Multiple issues are negatively impacting container haulage operations from ports across the UK, with inevitable financial and service impacts, which are likely to impact every importer of full containers. In the worst cases, if no action is taken, importers may face very significant additional charges, with no guarantee of delivery.
Full load importers are facing unprecedented challenges, and while these are great, we believe they can be overcome and mitigated to some extent by taking the proactive actions we describe below.
The loss of HGV drivers to roles outside the freight sector has removed swathes of capacity from the container haulage sector, which is already struggling to deal with inefficient port operations and the lowest vessel schedule reliability in history.
Carrier (liner) haulage is usually a cost-effective option, as it does not not attract a load-on load-off (LoLo) charge. However, the current market situation, haulier cancellations, delays with deliveries and collections and the challenge of matching resource with unpredictable vessel schedules, means that 30% to 40% of haulage moves are failing and shipping lines have very few – if any – bookings until the middle of October or later in November.
Despite the lines extending their haulage booking time from one week to over a month, they are not waiving port storage and demurrage charges, which will be charged in full at each carrier’s tariff and means shippers will be liable to these charges at £75-£95 per day for a 40’ container, which can escalate to £150-£175 a day.
For the 30-40% of failed delivery bookings, some lines are providing additional free time, of between four and seven days, but OOCL and Cosco will offer no additional free time, while Maersk will offer free time up to the point of re-booking.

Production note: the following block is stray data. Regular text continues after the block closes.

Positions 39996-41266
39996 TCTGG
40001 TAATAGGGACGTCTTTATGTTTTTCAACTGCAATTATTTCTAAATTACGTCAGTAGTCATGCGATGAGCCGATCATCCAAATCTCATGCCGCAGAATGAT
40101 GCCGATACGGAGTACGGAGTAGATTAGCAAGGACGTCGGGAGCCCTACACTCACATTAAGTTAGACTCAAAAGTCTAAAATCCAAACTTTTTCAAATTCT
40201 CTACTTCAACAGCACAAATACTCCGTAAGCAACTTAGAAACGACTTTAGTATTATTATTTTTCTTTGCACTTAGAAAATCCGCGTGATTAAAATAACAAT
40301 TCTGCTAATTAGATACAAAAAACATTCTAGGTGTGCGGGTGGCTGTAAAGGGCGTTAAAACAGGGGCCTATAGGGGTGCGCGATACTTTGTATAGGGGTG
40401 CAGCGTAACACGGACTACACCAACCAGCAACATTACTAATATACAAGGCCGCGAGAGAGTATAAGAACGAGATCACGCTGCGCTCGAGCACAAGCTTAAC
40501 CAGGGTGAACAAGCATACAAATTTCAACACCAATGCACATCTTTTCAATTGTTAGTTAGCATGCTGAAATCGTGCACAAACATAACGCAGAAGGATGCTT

Merchant haulage may attract additional costs of £150-£300 per container, to ensure we can attract haulage at short notice and absorb the LoLo costs, but it does offer the opportunity to avoid storage and demurrage charges and it is a more flexible alternative, which is particularly critical given the increasing incidences of carrier and merchant transport bookings being cancelled, often without notice, for more lucrative jobs.
We are leveraging every haulier relationship and partnership, to help our shippers and would recommend flexibility on delivery windows, with bookings for afternoon collections and deliveries more likely to succeed.
Regular delivery forecasts mean that we can book delivery slots in advance of vessel arrivals, which increases the possibility of achieving container deliveries in line with your expectations.. However if vessels arrive off schedule, late or bypass the UK altogether, then this will create further impact and issues regardless of slots – containers have to be landed to be delivered.
With post-COVID demand and associated supply chain disruption continuing, we anticipate this issue will continue for the rest of the year and are consequently implementing alternative solutions to traditional container haulage:
– Unloading containers at ports/ railheads for delivery in standard commercial vehicle
– Dedicated delivery/collection slots with contract vehicles and regular drivers
– Swap and containers
Switching your transport requirements away from the carrier option to alternatives, with immediate effect, is the only way to mitigate rent and demurrage charges
We receive no benefit or reduction from carrier support on additional port charges that will be applied as a result of the failure of their arranged transport. Swift action and agreement on costs is required.
Please contact your account manager, operations handler or any of the Metro team to discus your situation, the solutions we have outlined and the cost implications, so we can agree immediate actions and timelines going forward.
Thanks for reading this advisory – it is not what we want to be reporting, but it is the best guidance we can offer in the circumstances.
We will continue to update you regularly, as the situation changes, and hopefully improves.